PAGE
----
Not Everybody's Buying the Saudi Story, Even as Money Gushes In
Comment of the Day

April 30 2018

Commentary by Eoin Treacy

Not Everybody's Buying the Saudi Story, Even as Money Gushes In

This article By Netty Idayu Ismail for Bloomberg may be of interest to subscribers. Here is a section:

The Arab world’s biggest stock market will probably face difficulty in retaining foreign money unless companies become more transparent, according to some investors. Executives aren’t used to the level of scrutiny demanded by global funds as retail buyers, who typically focus on charts rather than financial analysis, account for about 75 percent of daily trading, according to Gary Dugan, chief investment officer at Dubai-based family office Namara Wealth Advisors Ltd.

Gary Greenberg, an investing veteran, isn’t joining the Saudi party. The London-based head of global emerging markets at Hermes Investment Management Ltd. wants more evidence of economic and political change as well as confidence in the rule of law as Crown Prince Mohammed bin Salman seeks to modernize the kingdom and wean it off its reliance on oil. Other investors including J O Hambro Capital Management are wary of adding to their emerging-market holdings as concern over the pace of U.S. policy tightening sent equities retreating from a multi-year high.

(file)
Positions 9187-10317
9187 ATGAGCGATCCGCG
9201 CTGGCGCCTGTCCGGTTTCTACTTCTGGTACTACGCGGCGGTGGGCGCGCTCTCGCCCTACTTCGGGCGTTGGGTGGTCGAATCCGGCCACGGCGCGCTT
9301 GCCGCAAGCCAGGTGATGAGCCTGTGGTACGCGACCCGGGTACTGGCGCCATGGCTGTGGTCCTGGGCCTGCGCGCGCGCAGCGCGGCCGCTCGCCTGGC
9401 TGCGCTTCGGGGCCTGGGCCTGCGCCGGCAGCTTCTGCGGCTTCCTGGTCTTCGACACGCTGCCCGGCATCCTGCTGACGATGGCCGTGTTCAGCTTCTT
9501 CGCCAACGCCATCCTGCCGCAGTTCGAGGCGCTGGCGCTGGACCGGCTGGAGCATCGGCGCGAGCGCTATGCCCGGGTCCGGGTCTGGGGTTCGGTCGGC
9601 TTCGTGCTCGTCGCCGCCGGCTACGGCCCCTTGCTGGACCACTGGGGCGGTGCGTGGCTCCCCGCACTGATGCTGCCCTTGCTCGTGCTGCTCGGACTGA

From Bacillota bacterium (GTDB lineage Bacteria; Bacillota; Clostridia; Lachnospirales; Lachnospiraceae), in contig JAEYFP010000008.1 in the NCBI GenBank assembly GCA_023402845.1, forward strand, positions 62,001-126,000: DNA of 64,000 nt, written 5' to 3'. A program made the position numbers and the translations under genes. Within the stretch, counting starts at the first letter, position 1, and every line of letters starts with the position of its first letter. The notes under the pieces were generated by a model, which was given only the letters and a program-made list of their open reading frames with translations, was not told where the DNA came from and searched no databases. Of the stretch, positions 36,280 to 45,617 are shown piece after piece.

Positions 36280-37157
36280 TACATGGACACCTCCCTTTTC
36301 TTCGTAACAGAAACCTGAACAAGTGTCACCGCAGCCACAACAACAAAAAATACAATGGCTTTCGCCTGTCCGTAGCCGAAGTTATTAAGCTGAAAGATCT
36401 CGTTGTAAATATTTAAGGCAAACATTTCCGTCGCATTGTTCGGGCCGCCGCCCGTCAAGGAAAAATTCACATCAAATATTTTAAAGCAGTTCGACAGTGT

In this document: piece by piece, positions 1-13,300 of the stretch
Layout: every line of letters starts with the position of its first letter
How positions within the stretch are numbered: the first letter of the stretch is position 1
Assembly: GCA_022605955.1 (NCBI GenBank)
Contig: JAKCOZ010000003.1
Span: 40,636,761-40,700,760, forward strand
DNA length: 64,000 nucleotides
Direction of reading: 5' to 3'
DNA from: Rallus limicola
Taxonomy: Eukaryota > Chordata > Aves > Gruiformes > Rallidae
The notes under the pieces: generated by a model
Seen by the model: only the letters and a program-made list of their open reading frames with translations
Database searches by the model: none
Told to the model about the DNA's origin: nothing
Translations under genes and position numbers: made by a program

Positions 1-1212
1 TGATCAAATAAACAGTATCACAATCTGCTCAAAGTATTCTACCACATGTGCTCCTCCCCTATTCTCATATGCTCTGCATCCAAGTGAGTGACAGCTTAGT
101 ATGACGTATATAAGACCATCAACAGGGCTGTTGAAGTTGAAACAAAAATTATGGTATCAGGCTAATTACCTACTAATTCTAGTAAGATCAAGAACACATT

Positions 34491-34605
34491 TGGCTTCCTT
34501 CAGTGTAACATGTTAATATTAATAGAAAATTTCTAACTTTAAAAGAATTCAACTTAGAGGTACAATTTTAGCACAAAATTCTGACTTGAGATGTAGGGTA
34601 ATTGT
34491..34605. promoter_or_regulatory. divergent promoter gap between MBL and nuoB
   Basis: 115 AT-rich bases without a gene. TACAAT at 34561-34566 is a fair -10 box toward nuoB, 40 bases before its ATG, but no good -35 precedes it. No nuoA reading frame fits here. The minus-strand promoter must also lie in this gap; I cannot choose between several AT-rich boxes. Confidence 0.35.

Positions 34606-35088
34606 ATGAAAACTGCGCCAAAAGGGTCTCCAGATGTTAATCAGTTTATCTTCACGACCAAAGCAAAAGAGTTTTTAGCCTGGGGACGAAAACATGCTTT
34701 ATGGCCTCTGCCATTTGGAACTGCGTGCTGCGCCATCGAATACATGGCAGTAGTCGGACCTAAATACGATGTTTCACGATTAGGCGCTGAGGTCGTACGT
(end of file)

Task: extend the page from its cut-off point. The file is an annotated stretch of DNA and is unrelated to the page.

Eoin Treacy's view

Admittance to the MSCI Emerging Markets basket is a big event for any market because it opens up one of the world’s largest cohorts of index tracking funds as potential investors.

There are governance issues in all frontier markets but Saudi Arabia is a special case considering how important its stability is to the global economy. Crown Prince Mohammed bin Salman is fighting wars on at least two fronts and is engaged in a massive reorientation of the domestic economy. These represent uncertainties for the market but, so far, the process is unfolding relatively stably although the IPO of Saudi Aramco also represents a major potential future event.

Right now, the stock market continues to rally, aided by the recovery in oil prices and the prospect of MSCI entry. A sustained move below the trend mean would be required to question medium-term scope for additional upside. However, if history is any guide, a pullback is to be expected once the stock market is admitted to the Index, on a buy the rumour, sell the news basis. 

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